After scandal, Elsevier plans reprint rules

Our bad, Elsevier says. The academic publishing company says it's instituting new full-disclosure policies for all its reprints, article compilations and custom publications. The rules come after an internal investigation of the publisher's Australian unit, which had produced a series of "journals" sponsored by drugmakers. The publications were named and designed just like real peer-reviewed journals, but really were marketing pieces.

Elsevier's announcement took pains to emphasize that the "journals" were strictly products of its Australian operations--the rogues--and that the reprint service-slash-custom publishing arm is entirely separate from its core business of publishing primary research. The company said it's going to review that division's operations worldwide to make sure its products conform to company standards.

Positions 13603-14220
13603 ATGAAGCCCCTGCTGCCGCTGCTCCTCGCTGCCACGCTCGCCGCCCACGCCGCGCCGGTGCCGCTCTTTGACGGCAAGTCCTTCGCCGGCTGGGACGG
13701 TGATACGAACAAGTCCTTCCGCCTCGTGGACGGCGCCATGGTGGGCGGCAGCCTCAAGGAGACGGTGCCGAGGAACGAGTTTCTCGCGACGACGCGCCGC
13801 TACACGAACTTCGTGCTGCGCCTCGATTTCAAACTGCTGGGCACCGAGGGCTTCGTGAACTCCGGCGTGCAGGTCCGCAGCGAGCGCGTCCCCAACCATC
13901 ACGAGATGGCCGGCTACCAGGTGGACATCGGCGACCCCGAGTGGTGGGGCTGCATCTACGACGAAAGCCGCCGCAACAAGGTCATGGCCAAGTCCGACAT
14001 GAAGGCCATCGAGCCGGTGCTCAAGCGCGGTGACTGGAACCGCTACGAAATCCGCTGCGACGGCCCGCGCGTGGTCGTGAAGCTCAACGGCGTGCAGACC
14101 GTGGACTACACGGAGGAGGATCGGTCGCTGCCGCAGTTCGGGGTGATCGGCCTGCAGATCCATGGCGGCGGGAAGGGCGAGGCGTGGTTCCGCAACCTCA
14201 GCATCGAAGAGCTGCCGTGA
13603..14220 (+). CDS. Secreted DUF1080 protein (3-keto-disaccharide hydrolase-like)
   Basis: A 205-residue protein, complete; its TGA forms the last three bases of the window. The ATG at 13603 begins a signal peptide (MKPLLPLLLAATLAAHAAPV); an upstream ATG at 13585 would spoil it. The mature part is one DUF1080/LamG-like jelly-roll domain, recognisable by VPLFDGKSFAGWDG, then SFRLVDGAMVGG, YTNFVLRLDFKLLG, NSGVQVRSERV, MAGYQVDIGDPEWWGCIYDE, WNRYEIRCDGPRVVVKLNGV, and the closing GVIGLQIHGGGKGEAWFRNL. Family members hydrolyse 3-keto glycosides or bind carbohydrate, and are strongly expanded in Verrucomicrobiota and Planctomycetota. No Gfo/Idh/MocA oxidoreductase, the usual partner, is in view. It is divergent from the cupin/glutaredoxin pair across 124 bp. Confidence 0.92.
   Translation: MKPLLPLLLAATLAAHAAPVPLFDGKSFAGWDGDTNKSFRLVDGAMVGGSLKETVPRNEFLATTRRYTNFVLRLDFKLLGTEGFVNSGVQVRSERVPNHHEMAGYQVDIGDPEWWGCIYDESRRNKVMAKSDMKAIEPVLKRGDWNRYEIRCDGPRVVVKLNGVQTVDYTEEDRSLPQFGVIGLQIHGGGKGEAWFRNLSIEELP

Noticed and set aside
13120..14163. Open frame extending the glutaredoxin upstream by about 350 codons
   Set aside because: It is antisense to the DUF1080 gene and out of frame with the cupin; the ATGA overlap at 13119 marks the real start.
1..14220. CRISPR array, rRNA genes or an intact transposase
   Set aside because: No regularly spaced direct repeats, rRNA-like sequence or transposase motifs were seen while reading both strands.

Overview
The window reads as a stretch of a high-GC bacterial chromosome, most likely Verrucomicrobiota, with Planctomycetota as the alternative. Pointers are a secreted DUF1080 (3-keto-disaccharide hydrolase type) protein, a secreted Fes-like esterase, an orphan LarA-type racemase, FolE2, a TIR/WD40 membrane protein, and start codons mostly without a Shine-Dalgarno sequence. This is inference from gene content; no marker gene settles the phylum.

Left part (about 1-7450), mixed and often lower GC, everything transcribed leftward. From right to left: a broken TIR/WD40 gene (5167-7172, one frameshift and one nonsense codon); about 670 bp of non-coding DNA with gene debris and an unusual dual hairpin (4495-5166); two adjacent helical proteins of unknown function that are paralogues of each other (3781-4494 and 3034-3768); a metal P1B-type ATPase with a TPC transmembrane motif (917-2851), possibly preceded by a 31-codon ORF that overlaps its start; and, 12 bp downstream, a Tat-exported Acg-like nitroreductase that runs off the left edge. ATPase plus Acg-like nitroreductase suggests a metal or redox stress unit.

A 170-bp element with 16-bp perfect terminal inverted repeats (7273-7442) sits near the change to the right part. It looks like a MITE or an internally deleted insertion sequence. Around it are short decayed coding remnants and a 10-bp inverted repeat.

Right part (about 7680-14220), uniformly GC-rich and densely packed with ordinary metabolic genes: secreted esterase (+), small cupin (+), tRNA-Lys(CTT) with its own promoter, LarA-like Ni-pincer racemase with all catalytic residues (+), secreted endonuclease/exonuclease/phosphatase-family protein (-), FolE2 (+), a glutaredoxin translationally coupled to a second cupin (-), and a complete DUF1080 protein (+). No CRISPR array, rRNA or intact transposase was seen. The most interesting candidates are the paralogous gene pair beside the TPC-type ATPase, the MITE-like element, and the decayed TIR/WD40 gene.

You'll recall that the "journals" came to light in an Australian court when several editions were entered as evidence in a Vioxx liability trial. Merck had commissioned a compilation of journal articles supporting the painkiller, which Elsevier styled as the "Australasian Journal of Bone and Joint"--and failed to label as a company-sponsored publication.

"Full disclosure should be the standard at Elsevier, and we need to strive every day to make sure that we enforce consistent global guidelines for sponsorship and disclosure for article reprint products," said Michael Hansen, CEO of Elsevier Health Sciences. "I want to assure our authors, editors, and customers that the integrity of our peer reviewed research journals has not been compromised in any way. These guidelines will help ensure that there is no confusion between these special compilations and our core collection of primary research journals."

- see the Elsevier release